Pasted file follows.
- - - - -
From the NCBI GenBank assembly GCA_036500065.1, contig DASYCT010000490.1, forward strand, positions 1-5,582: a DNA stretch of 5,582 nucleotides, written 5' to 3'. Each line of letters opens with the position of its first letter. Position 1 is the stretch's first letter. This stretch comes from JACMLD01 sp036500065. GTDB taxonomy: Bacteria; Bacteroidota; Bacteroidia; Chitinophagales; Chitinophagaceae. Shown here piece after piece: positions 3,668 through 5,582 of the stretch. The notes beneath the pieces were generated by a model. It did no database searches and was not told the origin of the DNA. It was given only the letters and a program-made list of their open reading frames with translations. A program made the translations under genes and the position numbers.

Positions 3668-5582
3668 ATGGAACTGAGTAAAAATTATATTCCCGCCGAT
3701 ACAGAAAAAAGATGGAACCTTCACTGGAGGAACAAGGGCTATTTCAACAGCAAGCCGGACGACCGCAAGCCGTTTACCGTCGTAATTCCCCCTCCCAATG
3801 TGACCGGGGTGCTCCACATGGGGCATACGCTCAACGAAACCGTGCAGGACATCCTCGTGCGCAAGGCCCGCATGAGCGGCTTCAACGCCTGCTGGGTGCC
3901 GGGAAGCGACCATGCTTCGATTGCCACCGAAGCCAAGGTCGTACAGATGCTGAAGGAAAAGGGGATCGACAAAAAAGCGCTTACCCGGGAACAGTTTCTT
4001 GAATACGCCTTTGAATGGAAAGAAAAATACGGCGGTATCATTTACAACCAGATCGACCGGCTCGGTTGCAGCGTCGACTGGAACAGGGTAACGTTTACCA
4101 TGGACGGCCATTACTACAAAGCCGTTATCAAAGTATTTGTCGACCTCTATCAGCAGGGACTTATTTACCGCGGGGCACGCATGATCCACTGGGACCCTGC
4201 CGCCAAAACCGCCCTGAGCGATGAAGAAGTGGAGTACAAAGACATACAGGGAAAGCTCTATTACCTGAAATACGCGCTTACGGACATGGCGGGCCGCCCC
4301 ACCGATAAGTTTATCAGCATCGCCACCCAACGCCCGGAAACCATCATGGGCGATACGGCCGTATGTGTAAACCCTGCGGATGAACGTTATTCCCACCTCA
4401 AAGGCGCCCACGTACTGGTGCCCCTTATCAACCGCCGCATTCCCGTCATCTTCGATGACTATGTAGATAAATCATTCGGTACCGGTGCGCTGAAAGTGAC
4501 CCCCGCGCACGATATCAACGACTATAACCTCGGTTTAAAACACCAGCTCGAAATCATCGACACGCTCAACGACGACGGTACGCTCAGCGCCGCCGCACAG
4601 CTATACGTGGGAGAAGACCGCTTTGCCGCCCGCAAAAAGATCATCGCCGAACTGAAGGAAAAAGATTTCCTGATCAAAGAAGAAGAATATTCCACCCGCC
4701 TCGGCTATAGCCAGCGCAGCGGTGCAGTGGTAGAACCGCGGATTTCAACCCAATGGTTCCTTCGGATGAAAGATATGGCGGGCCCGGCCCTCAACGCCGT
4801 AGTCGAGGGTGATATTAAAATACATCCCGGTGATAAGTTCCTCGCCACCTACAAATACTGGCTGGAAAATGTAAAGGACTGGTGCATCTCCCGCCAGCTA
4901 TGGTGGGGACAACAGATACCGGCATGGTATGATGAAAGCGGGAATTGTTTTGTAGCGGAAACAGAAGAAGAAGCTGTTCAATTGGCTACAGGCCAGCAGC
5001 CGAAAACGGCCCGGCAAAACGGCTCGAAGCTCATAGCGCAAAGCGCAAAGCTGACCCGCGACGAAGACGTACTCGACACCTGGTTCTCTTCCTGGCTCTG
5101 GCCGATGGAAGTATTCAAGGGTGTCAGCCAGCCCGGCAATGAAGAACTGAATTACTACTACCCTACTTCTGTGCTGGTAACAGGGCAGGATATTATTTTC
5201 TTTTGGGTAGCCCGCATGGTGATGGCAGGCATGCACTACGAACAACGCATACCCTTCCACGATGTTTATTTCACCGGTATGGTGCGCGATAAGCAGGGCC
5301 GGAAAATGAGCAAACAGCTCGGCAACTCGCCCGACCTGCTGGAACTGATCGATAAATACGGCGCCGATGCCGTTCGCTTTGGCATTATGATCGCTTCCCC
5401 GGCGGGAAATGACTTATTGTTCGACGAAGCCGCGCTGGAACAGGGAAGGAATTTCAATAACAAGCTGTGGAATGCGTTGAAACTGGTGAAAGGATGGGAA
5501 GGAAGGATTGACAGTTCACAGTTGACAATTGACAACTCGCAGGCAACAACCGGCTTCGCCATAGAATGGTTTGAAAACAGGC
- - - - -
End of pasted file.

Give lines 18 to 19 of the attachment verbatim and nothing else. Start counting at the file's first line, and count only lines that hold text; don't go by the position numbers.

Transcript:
5101 GCCGATGGAAGTATTCAAGGGTGTCAGCCAGCCCGGCAATGAAGAACTGAATTACTACTACCCTACTTCTGTGCTGGTAACAGGGCAGGATATTATTTTC
5201 TTTTGGGTAGCCCGCATGGTGATGGCAGGCATGCACTACGAACAACGCATACCCTTCCACGATGTTTATTTCACCGGTATGGTGCGCGATAAGCAGGGCC